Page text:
Our interests come last

Columnist Diana French says global and corporate interests are looked after more than Canadian and individual interests.

Before technology shrunk our world, individual rights and welfare meant something.

Mass production, mass communications, mass everything changed that.

Today, individuals don’t count for much.

Global interests come first, then the “good of the nation,” with provincial interests coming next. Local governments are in there somewhere but individual rights and welfare are at the bottom of the political pile. For instance, global interests are number 1 with the Enbridge pipeline proposal given that U.S., Chinese, French, Thai, Korean and Norwegian corporations (and maybe others) have vested interests (megabucks) in our gas and oil industries. Prime Minister Stephen Harper has indicated Canadian interests overrule provincial interests. Premier Christy Clark is making noises but the concerns of local governments, including First Nations, are low on the list, and tough titty on the individuals who live along the pipeline and tanker routes.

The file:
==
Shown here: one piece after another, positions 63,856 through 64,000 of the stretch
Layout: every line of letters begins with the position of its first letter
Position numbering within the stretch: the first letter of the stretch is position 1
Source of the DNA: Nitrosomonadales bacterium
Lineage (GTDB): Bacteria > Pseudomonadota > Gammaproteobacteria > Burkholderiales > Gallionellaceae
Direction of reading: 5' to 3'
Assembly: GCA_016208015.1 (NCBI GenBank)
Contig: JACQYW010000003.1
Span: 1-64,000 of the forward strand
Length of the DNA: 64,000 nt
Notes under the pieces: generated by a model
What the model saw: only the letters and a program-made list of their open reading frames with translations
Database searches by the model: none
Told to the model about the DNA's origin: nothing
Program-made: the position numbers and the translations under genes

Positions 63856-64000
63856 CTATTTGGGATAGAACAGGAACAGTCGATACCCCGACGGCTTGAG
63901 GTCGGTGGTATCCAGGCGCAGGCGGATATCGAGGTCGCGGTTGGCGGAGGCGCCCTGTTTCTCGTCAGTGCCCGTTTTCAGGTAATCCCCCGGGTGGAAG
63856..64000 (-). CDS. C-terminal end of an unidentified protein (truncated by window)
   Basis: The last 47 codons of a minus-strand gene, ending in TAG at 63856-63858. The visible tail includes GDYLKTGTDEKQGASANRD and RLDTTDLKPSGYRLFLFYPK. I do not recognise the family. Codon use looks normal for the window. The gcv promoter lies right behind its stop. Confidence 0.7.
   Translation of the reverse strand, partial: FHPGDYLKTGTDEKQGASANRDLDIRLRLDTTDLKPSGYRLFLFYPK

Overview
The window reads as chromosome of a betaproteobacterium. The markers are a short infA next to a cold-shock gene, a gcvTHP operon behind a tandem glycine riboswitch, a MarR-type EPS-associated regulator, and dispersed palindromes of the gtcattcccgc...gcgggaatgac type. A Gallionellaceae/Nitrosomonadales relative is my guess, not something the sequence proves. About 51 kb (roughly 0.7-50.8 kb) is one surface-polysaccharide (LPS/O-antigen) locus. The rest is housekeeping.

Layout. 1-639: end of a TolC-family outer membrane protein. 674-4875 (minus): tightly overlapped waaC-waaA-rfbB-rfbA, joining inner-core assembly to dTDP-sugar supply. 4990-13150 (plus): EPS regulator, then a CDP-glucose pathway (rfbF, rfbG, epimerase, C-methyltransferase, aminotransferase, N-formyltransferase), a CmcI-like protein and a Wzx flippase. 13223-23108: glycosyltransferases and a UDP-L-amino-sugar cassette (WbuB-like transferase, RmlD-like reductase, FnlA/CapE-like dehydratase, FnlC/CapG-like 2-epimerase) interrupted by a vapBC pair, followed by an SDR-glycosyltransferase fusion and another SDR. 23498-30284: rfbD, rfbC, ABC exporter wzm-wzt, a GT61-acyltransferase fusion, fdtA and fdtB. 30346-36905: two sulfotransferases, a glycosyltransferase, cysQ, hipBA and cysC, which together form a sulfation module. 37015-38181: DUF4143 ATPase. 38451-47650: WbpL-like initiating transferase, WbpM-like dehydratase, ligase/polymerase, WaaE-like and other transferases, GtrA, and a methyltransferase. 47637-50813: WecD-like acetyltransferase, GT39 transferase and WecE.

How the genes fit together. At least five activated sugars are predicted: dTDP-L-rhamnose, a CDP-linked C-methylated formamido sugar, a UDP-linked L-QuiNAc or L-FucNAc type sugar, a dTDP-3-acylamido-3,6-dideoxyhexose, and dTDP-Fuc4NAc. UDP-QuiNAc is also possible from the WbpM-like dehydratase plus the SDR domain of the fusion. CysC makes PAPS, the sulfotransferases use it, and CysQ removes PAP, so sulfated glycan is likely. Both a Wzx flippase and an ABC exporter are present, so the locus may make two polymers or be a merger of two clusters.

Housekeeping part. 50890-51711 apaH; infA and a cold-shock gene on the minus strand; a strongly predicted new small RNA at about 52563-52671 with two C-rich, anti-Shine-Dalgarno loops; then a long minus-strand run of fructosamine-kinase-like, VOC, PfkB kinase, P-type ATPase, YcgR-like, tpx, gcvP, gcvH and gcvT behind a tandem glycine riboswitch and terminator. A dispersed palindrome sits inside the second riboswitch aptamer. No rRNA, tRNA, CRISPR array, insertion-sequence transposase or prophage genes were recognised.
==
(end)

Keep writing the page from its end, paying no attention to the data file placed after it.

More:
We already have the North American Free Trade Agreement (NAFTA) and General Agreement on Tariffs and Trade (GATT), which let corporations sue nation states when they don’t like the rules. Canada has been sued, and has lost, a number of times. Canada is now negotiating to join the Trans Pacific Partnership (TPP), described as “bigger bolder and badder” than anything yet in terms of corporate rule. It could get rid of whatever sovereignty we have left. In the late 1990s a similar plan, the Multinational Agreement on Investment (MAI) was defeated by world-wide public outrage. In spite of Facebook and Twitter, TPP seems to be going unnoticed. I realize that as the planet gets crowded we have to sacrifice some of the individual freedoms we think we deserve. More people mean more rules. And, as a resource-rich country, Canada should share our resources. But who are we sharing them with? “Global” interests are corporate interests. Our sharing enhances the pocketbooks of their shareholders, not necessarily the lives of the ordinary people of the world, or even ours. Is this a good thing?

Diana French is a freelance columnist for the Tribune. She is a former Tribune editor, retired teacher, historian, and book author.

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